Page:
Lola’s will replace Tin Fish at Calhoun

New park restaurant will serve wings, seafood and grilled food

The refectory at Lake Calhoun, or Bde Maka Ska. Photo courtesy of the Minneapolis Park & Recreation Board

Tin Fish’s 14-year run as a popular seasonal restaurant at Lake Calhoun has come to an end as a new food vendor prepares to open at the lake’s refectory.

The Minneapolis Park and Recreation Board unanimously approved a five-year lease with Lola’s Café to operate a restaurant, dubbed Lola’s on the Lake, at Calhoun, or Bde Make Ska. The proposal beat out 11 other vendors, including a new Tin Fish ownership group, to operate in the lake’s historic food pavilion.

“I know change can be hard for people but I think we will see a lot of positive come out of this,” said Park Board President Anita Tabb, whose District 4 includes the refectory and much of the lake.

Lola’s had competition from well-known restaurateurs like Andrew Zimmern, who proposed his Canteen concept, Travis Serbus of Lyn 65 Kitchen & Bar and the Wyn65 food truck and Ann Kim of Pizzeria Lola, Hello Pizza and Young Joni, according to proposals shared with The Southwest Journal. Several local restaurant companies proposed new concepts, including teams with Eat Street Social, New Bohemia and Prospect Park’s Caspian Bistro.

Penny’s Coffee, which operates cafes in Linden Hills and downtown; Sprout Salad Company, which has three Twin Cities locations; and Market Bar-B-Que, a longtime downtown barbecue restaurant, proposed bringing their concepts to the lake.

Chicago-based Aloha Poke threw its name in the ring. The fish salad chain recently announced it would be expanding to several new metro areas nationwide.

Lola’s on the Lake will serve wings, salads, sandwiches, street tacos and seafood items like fish sticks and crab cakes. The proposed kid’s menu features hot dogs, grilled cheese sandwiches and chicken tenders.

Commissioners praised the creative business practices of founder and owner Louis King’s concept, which may bring additional kiosks around the lake to address long wait times and offer opportunities to dine in the park. The satellite locations would allow parkgoers to rent small tables, blankets and reusable bags for picnicking.

King and his 35-year-old family business has operated a Lola’s location at U.S. Bank Stadium and Lola’s Café at King’s Landing at the board’s Jim Lupient Water Park, in addition to concessions stands at festivals like Twin Cities Pride and SoundSet. Lola’s will be the first black-owned restaurant to operate at the lake.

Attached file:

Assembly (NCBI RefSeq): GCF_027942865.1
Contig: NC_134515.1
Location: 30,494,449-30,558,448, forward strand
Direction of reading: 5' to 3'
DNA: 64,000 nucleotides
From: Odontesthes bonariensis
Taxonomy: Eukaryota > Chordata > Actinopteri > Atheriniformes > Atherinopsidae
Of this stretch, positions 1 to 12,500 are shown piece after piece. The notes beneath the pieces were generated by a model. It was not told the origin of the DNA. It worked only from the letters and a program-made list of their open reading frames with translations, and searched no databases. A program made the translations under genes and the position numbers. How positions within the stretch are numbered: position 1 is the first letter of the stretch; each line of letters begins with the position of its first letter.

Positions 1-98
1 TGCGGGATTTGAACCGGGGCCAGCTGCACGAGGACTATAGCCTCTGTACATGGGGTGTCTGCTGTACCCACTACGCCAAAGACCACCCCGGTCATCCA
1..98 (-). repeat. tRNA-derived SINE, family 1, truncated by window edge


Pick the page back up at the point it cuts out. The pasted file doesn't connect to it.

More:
The seasonal restaurant is expected to be open mid-April through mid-October. The lease begins on Jan. 1, 2018 and ends in 2023.

Tin Fish operated seasonally for 14 years at the lake. Original Tin Fish owners Sheff and Athena Priest operated another location of the seafood restaurant at Braemar Golf Course in Edina.

The Park Board offered them a 15-year contract late last year, but they declined. Three longtime employees responded to the board’s request for proposals with a plan to continue Tin Fish.

Lola’s joins several other park restaurants, including Lake Harriet’s Bread and Pickle, Lake Nokomis’ Sandcastle and Minnehaha Park’s Sea Salt Eatery. Similar to deals with those operators, the lease requires Lola’s to pay 12 percent of gross revenues of sales to the board and invest in improvements to its home, in this case the refectory.

The four concessionaires raised approximately $850,000 in revenue last year. Restaurants at Harriet, Nokomis and Minnehaha have invested nearly $2 million in improvements to their park facilities.

The Park Board is looking to raise approximately $2.2 million from the restaurant at the lake in order to pay for $900,000 in kitchen improvements and $1.3 million in restroom upgrades. King has proposed to tackle the improvements in three phases.

The refectory at Lake Calhoun was built in 1930 and has operated as a food pavilion since 1988. It is part of the Minneapolis Chain of Lakes Regional Park, the most popular park destinations in the city with nearly 6 million visitors annually.

Images by Damon Farber Associates
Images by Damon Farber Associates

Owamni on track to open downtown in 2019

The Park Board is making progress on its next restaurant pavilion, this time a glass building built out among ruins along the downtown Minneapolis riverfront. The Water Works building is expected to be home to the first park restaurant open year-round.

Commissioners voted Nov. 29 to approve a letter of agreement with the Sioux Chef. The move formalizes the board’s partnership with chef Sean Sherman and Dana Thompson, the team behind the indigenous food concept, which has a working title of Owamni: An Indigenous Kitchen. The name means “Place of Whirlpools” in Dakota and refers to St. Anthony Falls.

WW 1 webThe full-service restaurant will serve a menu of Native American cuisine using indigenous ingredients.

Along with the agreement, commissioners approved the schematic design of Water Works’ first phase, which will bring the pavilion to the riverfront between the Stone Arch Bridge and the Third Avenue Bridge. Crews have begun demolishing the Fuji Ya building, which will be partially salvaged to create the Water Works pavilion.

Minneapolis-based Damon Farber Landscape Architects and HGA Architects and Engineers are designing the project. The board expects to break ground on Water Works next fall to prepare it for a grand opening in 2019.